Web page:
Palestinians should not renounce their history

Mahmoud Abbas, chairman of the Palestine Liberation Organization (PLO), is due to meet President Barack Obama in the White House on March 17 to discuss the US-driven Israeli-Palestinian negotiations. Although the possibility of settling this seemingly intractable conflict should be a cause for joy, many Palestinians are alarmed by what has been revealed about U.S. Secretary of State John Kerry’s so-called Framework Agreement.

These Palestinian voices are crucial to any lasting settlement between the Palestinians and Israel, and it is imperative that they be heard and understood.

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We are two such voices, direct descendants of Palestinians who have been forcibly excluded from their homeland for decades. One is the grandson of Palestinian refugees who were expelled from Jerusalem and Haifa in 1948, and the other is the grandson of Palestinians who left their land to search for work following the economic downturn precipitated by the Nakba (or catastrophe, as the Palestinians term our forced expulsion when Israel was created) and who were unable to return when Israel completed its occupation of Palestinian lands in 1967. We grew up listening to our grandparents’ detailed reminiscences about their birthplace and to our parents’ stories of activism against their prolonged dispossession. We have inherited their struggle.

Alongside many other Palestinians in both the occupied territories and in the Diaspora, we see the U.S. Framework Agreement as a direct threat to our national interests – indeed, to our universally recognized rights.

Foremost amongst these threats is Israeli Prime Minister Benjamin Netanyahu’s most recent demand that the Palestinians recognize Israel as a Jewish state (the PLO already recognized Israel in 1993.) This harms Palestinians in three ways. First, it condemns the Palestinian citizens of Israel, who are already discriminated against by over 50 Israeli laws (see Adalah’s excellent “discriminatory law database”), to a continued denial of their rights and of their place in their homeland. Second, it means that Palestinian refugees must surrender their right of return so that Israel can maintain a Jewish majority.

And, third, it threatens the core of Palestinian identity: For Palestinians to recognize Israel as the rightful land of the Jewish people they must renounce their own history. They must denounce their grandparents and their ancestors as mere passers-through who could never have really owned or belonged to the land of their birth. This is not only a question of narrative; it also has real and tangible implications with respect to current and future Palestinian rights.

According to other news leaks about the Framework Agreement, Israel insists on maintaining a military presence in the Jordan Valley and control of all Palestinian international boundaries for an undetermined period of time. In other words, the proposed Palestinian state will have no sovereignty.

As for the suggested land swaps beyond the 1967 ceasefire line, they transgress the rules of international law, which forbids the settlement of occupied territories by civilians of the occupying power. Not only does this legitimize Israel’s colonialism, it also allows Israel to deprive Palestinians of major resource-rich areas of the West Bank, undermining the economic viability and independence of the proposed Palestinian state.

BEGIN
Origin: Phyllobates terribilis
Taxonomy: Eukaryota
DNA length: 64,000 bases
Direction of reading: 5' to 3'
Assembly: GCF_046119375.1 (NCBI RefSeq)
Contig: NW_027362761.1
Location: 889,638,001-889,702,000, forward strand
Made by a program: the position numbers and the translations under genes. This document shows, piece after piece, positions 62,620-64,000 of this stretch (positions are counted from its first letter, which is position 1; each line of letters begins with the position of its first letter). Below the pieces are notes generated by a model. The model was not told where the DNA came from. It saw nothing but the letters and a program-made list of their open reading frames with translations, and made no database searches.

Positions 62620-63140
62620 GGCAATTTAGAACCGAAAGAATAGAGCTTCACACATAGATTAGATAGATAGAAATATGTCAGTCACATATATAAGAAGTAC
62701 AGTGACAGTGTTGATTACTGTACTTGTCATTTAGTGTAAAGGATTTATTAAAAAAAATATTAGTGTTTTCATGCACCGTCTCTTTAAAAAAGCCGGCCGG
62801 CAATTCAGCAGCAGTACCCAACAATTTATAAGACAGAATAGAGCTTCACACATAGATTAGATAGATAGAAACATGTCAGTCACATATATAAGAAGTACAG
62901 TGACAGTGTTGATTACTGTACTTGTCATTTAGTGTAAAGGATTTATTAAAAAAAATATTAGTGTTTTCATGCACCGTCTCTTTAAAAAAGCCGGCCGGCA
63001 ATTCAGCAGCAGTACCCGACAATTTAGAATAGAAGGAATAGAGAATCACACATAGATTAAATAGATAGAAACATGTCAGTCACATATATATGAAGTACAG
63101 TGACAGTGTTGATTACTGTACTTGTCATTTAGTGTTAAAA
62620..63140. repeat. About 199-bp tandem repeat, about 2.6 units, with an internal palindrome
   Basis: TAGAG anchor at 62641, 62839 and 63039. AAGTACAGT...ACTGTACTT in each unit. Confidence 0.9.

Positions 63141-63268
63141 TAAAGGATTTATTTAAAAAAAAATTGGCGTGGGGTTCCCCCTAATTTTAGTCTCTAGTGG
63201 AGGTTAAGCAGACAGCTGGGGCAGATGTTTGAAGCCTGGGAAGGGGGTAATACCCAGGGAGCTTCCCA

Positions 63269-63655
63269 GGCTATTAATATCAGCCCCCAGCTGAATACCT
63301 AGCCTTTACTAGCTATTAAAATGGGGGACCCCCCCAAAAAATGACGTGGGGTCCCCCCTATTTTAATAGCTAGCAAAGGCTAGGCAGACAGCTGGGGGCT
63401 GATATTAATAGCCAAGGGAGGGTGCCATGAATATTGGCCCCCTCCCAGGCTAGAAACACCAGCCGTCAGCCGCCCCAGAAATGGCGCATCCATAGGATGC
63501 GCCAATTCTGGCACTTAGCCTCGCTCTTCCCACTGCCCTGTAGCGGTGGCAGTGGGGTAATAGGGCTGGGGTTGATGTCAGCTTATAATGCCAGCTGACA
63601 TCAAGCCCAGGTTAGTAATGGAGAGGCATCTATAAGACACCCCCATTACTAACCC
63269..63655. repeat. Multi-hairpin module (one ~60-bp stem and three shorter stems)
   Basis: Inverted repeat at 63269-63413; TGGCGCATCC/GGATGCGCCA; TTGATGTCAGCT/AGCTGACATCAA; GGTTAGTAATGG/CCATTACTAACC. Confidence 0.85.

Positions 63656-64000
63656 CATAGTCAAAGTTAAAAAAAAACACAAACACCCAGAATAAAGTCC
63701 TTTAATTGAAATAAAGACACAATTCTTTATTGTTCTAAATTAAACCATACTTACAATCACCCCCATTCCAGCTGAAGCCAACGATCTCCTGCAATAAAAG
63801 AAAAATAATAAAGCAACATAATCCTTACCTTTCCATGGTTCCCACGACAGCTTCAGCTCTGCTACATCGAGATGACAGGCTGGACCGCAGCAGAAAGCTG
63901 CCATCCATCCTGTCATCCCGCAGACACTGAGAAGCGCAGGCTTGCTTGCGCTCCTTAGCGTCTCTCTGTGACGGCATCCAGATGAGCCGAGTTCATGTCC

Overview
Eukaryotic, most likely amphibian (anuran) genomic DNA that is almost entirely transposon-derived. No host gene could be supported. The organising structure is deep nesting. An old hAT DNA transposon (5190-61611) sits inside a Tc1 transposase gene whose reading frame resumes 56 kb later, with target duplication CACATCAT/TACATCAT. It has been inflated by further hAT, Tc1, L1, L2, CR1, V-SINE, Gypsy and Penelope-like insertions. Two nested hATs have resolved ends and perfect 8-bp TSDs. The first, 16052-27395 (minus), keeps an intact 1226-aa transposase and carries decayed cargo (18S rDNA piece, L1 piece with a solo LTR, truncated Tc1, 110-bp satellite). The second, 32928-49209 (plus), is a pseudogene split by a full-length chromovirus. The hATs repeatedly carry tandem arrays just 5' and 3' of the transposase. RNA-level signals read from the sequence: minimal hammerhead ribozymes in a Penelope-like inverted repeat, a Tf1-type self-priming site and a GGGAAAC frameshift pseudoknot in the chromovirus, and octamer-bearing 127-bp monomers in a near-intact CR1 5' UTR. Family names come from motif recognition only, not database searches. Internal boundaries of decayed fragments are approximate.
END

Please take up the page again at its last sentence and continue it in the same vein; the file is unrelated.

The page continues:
Are Palestinians willing to pay such a price for peace – a “peace” that will entrench Israeli control over what is left of historic Palestine? America’s exclusive dealing with the Abbas-led PLO and Palestinian Authority (PA) gives us no way to find out. The U.S. and Israel have elevated to the position of “leadership” a political and economic elite with little popular support or authority beyond the pockets of control it has been allowed to establish inside the West Bank. Not only is Gaza clearly beyond their authority, but so too is the entire Diaspora.

In efforts to counter mounting criticism, Abbas pledged in a speech he gave to young Fatah cadres this past weekend that no agreement would be signed without some sort of public referendum. This does little, however, to reassure Palestinians. The fact that the Palestinian people is spread across the globe, often living in conditions of extreme isolation and difficulty, makes it far easier to talk of a referendum than it is to implement a truly representative and inclusive process. Furthermore, the right of return is both a collective aspiration of the Palestinian people and an individual right of every refugee and their descendants. Any process of public participation will, therefore, need to be able to accommodate both.

We and other Palestinians in the Diaspora are mobilizing to raise awareness of the pitfalls of the Framework Agreement. We call on the Palestinian negotiators and their American mediators to listen to the voices of Palestinians, both in exile and inside the homeland. Any agreement that does not satisfy those voices will fail to meet its objectives of achieving a lasting peace. Instead, it will ensure that millions of disenfranchised Palestinians remain committed in their struggle to pursue a settlement that will bring dignity and justice.

Baconi and Sammour are policy members of Al-Shabaka: The Palestinian Policy Network.